"As Myanmar continues to undergo wide-ranging reforms, it is important to assess the current human rights situation and to reflect on positive developments and remaining challenges," he said in a statement.
Quintana said he was particularly concerned about fighting in northern Kachin state, where rebels vying for autonomy have clashed with Myanmar forces.
"I will be lending my voice to calls for a cease-fire and progress in addressing minority issues," he said in a statement.
Quintana arrives Monday in Myanmar for a five-day visit.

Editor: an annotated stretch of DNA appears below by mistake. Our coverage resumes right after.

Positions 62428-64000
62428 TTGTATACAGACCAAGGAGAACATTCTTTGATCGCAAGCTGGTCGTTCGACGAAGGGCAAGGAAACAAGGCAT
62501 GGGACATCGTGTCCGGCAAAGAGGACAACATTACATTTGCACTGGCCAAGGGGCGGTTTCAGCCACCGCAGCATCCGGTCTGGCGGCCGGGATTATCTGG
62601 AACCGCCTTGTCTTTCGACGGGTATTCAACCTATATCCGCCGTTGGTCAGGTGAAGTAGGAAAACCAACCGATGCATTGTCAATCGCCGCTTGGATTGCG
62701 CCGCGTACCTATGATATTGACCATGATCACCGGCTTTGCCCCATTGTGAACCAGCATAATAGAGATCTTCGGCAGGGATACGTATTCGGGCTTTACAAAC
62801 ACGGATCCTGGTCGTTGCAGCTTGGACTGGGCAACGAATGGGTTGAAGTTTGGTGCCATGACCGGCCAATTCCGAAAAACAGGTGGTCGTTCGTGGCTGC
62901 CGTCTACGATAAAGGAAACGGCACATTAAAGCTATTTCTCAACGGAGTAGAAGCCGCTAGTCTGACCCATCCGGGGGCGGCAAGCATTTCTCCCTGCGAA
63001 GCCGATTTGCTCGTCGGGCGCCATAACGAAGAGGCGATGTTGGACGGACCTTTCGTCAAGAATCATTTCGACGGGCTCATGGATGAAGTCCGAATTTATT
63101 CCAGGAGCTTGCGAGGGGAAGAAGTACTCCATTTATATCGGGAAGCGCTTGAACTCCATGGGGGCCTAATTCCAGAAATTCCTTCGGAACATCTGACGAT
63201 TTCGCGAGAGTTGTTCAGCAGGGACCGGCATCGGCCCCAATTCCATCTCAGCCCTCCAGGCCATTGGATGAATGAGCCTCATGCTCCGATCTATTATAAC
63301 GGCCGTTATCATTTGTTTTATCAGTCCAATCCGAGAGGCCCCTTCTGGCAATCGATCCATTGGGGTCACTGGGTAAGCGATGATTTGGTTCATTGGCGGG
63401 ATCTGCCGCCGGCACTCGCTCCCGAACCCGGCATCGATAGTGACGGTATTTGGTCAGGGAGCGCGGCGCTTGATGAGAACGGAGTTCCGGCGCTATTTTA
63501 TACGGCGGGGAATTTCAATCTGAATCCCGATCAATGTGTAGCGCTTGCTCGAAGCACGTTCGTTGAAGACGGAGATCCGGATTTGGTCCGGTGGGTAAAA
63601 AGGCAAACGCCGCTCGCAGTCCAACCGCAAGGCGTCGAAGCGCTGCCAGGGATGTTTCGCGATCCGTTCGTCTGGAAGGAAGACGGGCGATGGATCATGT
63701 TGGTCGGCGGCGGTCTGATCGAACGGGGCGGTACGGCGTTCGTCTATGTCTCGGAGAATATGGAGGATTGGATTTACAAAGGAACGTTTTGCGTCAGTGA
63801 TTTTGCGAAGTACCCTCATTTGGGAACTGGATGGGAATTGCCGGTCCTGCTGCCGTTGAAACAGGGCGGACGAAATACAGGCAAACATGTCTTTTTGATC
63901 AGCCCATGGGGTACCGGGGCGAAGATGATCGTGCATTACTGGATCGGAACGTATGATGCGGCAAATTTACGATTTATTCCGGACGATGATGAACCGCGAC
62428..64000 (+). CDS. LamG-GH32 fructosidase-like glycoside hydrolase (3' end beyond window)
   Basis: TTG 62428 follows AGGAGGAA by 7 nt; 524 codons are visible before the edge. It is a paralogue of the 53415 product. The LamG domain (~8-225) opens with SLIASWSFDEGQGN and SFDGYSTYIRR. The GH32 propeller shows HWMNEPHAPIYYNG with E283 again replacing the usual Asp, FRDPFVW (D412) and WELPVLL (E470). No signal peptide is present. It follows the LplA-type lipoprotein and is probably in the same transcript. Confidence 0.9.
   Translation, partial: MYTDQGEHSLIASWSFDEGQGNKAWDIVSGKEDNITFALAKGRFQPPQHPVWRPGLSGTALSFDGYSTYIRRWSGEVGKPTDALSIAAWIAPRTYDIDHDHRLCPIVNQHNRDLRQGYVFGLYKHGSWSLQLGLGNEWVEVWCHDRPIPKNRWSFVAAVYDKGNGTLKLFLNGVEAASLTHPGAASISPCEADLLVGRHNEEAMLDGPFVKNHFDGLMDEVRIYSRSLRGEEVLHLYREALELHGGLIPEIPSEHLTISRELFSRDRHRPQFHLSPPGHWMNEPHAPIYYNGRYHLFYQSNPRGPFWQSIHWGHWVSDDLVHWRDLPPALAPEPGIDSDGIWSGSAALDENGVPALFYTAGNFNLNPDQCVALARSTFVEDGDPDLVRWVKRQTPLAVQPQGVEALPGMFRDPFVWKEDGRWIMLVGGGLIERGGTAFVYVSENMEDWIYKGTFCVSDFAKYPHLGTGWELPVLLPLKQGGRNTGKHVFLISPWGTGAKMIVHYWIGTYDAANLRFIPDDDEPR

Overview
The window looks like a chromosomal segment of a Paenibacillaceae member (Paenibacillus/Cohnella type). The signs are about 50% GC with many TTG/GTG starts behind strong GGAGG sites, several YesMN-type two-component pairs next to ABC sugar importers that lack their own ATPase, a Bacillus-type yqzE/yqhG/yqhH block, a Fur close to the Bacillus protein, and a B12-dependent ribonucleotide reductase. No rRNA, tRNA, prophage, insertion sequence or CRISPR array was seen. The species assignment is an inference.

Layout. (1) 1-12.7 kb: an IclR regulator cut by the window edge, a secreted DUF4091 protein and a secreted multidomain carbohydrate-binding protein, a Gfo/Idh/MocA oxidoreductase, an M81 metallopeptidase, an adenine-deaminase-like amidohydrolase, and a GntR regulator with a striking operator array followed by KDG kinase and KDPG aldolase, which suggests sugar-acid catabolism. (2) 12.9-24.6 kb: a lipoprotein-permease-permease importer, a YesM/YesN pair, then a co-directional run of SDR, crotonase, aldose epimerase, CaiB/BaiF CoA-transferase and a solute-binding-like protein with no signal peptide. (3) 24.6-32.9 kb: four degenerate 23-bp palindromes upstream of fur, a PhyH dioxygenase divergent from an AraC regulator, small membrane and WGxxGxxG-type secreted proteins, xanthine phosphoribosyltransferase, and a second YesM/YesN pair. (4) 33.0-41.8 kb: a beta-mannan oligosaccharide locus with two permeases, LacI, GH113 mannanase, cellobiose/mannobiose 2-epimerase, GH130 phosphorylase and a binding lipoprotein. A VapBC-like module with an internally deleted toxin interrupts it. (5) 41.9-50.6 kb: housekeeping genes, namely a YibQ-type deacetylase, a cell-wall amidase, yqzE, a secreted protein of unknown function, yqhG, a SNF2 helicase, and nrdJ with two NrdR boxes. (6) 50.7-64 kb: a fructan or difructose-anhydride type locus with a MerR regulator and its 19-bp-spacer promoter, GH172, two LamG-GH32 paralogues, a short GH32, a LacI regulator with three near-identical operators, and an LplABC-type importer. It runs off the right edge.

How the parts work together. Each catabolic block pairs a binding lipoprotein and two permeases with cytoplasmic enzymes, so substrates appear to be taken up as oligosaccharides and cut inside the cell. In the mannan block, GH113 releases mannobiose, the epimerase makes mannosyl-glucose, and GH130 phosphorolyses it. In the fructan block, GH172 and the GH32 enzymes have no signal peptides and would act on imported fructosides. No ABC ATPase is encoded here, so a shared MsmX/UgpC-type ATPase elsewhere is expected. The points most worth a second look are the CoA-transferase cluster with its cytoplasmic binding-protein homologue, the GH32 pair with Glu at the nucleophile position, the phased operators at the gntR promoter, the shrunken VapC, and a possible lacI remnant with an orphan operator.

World leaders have pressed for an easing of sanctions against Myanmar in response to political reforms that began with general elections in 2010. The status of political prisoners, censorship and simmering conflict in the country known formerly as Burma have sparked renewed concerns, however.
Human Rights Watch stated last week that political reforms by the government in Myanmar have been oversold by members of the international community.
Celebrity Families of 2014 [PHOTOS]